Selective enforcement
Posted by aogMonday, 12 July 2004 at 22:21 TrackBack Ping URL

Over at Tightly Wound I got involved in a discussion of the joke that is the International Court of Justice. Because of the recent ruling the discussion naturally evolved toward the justice of Israel’s security wall. In that discussion, Andrew Riddles asked me

I agree with what you say about selective enforcement. That is my point. That the US supports the invasion of Iran by Iraq, but not of Kuwait doesn’t make either right. The lack of opposition to China’s invasion of Tibet doesn’t make it correct either.

As to your second question. Jordan stated on 31st July 1988 (I was in the ocuupied territotiries that day) when it relinquished claim to the West Bank and Jerusalem that that it was doing so in order to recognise the PLO’s right to form an independent Palestine. Now I am not saying Jordan, after 19 years of occupying the land itself, losing it in a war and then doing nothing to help the Palestinians get it back had any right to the land, to any opinion what happened to it or to try to enforce moral right, as a what was basically an abslute monarchy.

But the Palestinians have a right to self-determination. So the land should go to them. Most Palestinians and Israelis have come to terms with the notion of splitting the land a la the UN 1947 plan (but with the 1949 ceasefire lines).

What do you think should happen?

Presumably if the Palestinians have no right to a free independent state then none of us do.

Of course, the USA didn’t support the invasion of Iran by Iraq. Later, after the war was already well underway, the USA provided some minor help to Iraq in the hope that both odious regimes would exhaust themselves and not be quite so dangerous to the rest of the world afterwards. Most of the funding for the war on the Iraqi side was from the rest of Arabia (doesn’t anyone remember that one of the primary reasons for the later invasion of Kuwait was to cancel Iraq’s $14B debt to Kuwait for the Iran/Iraq war?) and military equipment from Russia, France and China. Unlike the EU, some nations have reasons that don’t revolve around the USA.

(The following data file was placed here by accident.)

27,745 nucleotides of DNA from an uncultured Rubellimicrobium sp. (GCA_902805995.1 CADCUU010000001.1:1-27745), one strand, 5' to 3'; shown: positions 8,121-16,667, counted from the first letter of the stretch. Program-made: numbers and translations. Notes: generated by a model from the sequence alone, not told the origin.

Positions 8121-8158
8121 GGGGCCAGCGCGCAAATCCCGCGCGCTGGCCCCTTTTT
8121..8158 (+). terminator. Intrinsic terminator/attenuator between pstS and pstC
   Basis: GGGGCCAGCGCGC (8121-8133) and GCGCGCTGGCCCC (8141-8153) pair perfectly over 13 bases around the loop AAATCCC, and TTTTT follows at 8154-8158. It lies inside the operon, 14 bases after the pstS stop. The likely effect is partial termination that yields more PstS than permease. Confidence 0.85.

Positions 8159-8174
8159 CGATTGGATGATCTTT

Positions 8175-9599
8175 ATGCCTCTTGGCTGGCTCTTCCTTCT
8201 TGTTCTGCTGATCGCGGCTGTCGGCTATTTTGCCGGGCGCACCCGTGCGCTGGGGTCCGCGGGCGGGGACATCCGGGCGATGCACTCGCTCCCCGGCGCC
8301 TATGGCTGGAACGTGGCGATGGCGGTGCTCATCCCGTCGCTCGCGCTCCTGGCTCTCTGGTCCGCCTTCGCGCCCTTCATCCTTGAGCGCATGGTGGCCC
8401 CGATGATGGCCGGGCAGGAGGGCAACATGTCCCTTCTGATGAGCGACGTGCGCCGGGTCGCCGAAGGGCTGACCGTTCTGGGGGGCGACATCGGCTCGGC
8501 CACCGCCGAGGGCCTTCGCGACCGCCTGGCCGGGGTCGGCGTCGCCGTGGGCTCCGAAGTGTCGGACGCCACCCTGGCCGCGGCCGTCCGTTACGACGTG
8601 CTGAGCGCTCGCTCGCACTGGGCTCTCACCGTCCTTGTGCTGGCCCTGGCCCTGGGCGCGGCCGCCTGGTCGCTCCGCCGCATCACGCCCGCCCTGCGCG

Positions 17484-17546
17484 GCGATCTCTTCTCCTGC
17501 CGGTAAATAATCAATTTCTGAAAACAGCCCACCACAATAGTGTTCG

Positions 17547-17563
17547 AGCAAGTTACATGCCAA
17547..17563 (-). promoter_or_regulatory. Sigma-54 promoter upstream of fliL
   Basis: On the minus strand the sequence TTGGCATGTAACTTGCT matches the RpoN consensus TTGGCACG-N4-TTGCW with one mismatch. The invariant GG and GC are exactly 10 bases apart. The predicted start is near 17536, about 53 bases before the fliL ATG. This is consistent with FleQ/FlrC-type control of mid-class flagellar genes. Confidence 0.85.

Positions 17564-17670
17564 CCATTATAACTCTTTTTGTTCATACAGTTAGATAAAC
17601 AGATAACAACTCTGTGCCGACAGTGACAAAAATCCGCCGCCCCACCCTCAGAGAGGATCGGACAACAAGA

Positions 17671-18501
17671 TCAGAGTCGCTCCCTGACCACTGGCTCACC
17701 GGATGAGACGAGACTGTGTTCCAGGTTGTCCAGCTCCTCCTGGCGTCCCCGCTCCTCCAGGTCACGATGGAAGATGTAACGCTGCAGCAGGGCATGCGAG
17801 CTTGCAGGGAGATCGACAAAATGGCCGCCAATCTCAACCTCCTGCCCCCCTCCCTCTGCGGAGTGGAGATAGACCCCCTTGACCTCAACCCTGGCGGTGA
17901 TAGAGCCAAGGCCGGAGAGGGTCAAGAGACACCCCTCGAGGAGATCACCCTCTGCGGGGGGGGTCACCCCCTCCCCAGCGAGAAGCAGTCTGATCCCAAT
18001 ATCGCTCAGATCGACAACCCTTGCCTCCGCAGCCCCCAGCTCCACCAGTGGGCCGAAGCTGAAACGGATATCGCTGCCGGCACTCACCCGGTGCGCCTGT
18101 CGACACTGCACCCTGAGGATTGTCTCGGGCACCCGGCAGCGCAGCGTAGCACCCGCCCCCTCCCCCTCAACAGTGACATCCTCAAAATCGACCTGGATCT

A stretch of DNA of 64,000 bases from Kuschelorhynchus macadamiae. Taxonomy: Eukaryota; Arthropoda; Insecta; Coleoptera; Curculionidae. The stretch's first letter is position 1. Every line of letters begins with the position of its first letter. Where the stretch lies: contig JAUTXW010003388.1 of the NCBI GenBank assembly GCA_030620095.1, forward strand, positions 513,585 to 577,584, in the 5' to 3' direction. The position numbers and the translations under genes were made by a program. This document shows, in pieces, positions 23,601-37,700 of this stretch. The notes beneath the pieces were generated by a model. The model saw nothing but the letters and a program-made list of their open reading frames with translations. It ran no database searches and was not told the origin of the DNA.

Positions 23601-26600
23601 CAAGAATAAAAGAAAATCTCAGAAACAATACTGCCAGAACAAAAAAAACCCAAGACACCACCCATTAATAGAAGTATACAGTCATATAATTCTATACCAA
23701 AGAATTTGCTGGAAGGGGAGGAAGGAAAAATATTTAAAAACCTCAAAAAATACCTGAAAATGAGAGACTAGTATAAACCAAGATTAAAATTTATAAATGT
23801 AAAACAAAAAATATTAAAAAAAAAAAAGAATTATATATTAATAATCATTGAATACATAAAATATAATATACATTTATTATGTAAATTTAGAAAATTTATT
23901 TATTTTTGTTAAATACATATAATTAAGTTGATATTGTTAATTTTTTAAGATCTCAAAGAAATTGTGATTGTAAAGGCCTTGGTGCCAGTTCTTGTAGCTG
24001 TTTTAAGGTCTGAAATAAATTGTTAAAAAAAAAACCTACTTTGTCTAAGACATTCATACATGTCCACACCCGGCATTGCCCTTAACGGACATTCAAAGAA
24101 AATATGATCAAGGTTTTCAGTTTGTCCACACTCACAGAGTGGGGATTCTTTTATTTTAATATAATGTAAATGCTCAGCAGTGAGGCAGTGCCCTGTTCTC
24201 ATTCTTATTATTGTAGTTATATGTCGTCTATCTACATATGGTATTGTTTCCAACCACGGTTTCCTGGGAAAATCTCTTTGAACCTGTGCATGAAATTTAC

As for Jordan giving up claims to the West Bank, why didn’t they do that in 1964 when the PLO was formed, instead of only after the territory was lost? Color me cynical on that one (and I’m sure that Jordan would be just as happy to have Palestinian state on its border as Turkey would be to have a Kurdish one — see Black September for why). We also have to look at the fact that the concept of a “Palestinian” people (in who’s name Riddles is claiming self-determination) is an invention designed for two purposes:

  • To attack Israel politically
  • To give Arabia an excuse to not absorb Arab refugees from the 1948 war the way Israel absorbed Jewish refugees from the same war

The Palestinian nation didn’t exist until Israel had won a couple of wars - until then they were just Egyptians and Jordanians (if even that and not just Arabs). I don’t see it as unreasonable to revert them to that state. Sadly, the fiction has probably gone on too long to do that.

To answer Riddles’ question about what I think should happen, I believe that Israel should continue to build its wall. If the never-existed Palestinian state loses territory, so be it — that’s what happens when a state starts a war and loses. It’s a good discentive to start wars and given the propensity for violence from the Palestinians and their leadership every discentive helps.

What I’d like Riddles to answer is, if there were an independent Palestinian state on the entirety of the West Bank and Gaza and it attacked Israel, what should Israel do in response? Fight up to the 1949 borders, stop and wait for the next invasion? If not, how would that be any different than the situation today?

Comments — Formatting by Textile
Rachel Ann Wednesday, 14 July 2004 at 14:14

Thank you for saying it so well.

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Tracked from Twisted Spinster: Things you won't see on Court TV on 13 July 2004 at 20:51

Okay, it's time to bring out the all-caps super-headers again: THERE IS NO SUCH THING AS INTERNATIONAL LAW. AND UNTIL THE ENTIRE EARTH IS FORMED INTO ONE STATE UNDER ONE GOVERNMENT, THERE WON'T BE. "TREATIES" ARE NOT "LAWS." SO PLEASE DROP THE C...

End of Discussion